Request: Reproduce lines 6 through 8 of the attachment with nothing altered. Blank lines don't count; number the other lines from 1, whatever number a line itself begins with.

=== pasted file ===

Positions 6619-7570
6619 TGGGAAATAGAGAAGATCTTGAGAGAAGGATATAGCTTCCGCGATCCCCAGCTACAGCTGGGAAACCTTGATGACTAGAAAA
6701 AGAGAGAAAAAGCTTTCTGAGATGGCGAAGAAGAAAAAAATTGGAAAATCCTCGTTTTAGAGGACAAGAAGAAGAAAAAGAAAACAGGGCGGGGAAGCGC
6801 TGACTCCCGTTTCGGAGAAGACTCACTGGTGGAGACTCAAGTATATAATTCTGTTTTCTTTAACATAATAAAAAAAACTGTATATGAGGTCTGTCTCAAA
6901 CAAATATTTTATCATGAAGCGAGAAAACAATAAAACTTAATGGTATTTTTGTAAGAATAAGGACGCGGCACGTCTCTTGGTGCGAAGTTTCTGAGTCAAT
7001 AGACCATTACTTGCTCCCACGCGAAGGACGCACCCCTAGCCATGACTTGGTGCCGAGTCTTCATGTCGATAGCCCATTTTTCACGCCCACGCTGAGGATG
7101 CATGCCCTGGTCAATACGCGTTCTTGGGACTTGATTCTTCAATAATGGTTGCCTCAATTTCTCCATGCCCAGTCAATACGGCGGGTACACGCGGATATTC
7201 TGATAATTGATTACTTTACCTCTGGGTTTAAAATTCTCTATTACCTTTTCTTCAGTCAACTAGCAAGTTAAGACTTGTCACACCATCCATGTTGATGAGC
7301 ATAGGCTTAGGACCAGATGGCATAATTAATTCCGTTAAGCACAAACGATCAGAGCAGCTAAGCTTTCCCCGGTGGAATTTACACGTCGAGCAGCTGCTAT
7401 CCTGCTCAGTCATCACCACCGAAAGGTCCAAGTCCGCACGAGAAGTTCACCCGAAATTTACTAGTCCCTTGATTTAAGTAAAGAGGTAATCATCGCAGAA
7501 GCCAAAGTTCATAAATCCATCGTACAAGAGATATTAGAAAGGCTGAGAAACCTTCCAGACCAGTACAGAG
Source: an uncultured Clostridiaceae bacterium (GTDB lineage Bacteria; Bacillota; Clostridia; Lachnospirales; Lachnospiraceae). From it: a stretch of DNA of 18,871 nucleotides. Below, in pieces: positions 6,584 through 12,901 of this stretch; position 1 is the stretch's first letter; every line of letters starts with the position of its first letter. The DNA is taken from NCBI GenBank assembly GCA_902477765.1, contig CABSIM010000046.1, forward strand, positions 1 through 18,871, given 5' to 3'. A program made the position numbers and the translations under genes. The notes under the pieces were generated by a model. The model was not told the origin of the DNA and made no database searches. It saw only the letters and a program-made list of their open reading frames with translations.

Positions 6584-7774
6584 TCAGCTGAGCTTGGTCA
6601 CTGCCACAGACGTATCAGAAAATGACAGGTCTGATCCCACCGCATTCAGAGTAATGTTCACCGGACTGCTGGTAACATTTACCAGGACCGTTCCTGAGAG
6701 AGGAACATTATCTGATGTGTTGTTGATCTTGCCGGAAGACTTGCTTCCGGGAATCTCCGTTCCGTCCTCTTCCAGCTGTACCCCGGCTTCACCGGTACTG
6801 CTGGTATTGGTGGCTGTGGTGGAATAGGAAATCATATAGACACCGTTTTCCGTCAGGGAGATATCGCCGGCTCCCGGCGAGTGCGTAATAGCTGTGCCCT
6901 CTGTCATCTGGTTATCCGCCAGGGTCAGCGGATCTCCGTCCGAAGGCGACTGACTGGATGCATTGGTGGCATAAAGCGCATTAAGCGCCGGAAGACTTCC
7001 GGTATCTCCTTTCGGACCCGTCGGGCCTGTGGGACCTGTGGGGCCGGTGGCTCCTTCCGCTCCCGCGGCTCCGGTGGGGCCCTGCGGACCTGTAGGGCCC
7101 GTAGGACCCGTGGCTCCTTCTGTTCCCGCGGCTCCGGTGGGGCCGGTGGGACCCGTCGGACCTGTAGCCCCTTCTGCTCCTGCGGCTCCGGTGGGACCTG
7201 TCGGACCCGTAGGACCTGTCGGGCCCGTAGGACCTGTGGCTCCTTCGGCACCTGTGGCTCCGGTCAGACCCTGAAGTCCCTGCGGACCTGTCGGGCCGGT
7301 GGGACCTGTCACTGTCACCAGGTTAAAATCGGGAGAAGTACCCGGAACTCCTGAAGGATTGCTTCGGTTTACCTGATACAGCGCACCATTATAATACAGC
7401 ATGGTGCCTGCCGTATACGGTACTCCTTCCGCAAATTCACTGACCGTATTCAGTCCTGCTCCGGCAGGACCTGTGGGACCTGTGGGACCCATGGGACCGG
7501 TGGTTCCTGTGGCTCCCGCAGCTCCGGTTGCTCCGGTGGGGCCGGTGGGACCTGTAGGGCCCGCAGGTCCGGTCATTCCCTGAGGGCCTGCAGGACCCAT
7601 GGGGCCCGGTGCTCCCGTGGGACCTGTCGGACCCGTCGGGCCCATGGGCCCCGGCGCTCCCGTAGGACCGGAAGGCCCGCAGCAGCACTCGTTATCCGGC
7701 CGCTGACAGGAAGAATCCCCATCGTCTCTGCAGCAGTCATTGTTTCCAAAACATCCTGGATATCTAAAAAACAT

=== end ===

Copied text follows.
7001 AGACCATTACTTGCTCCCACGCGAAGGACGCACCCCTAGCCATGACTTGGTGCCGAGTCTTCATGTCGATAGCCCATTTTTCACGCCCACGCTGAGGATG
7101 CATGCCCTGGTCAATACGCGTTCTTGGGACTTGATTCTTCAATAATGGTTGCCTCAATTTCTCCATGCCCAGTCAATACGGCGGGTACACGCGGATATTC
7201 TGATAATTGATTACTTTACCTCTGGGTTTAAAATTCTCTATTACCTTTTCTTCAGTCAACTAGCAAGTTAAGACTTGTCACACCATCCATGTTGATGAGC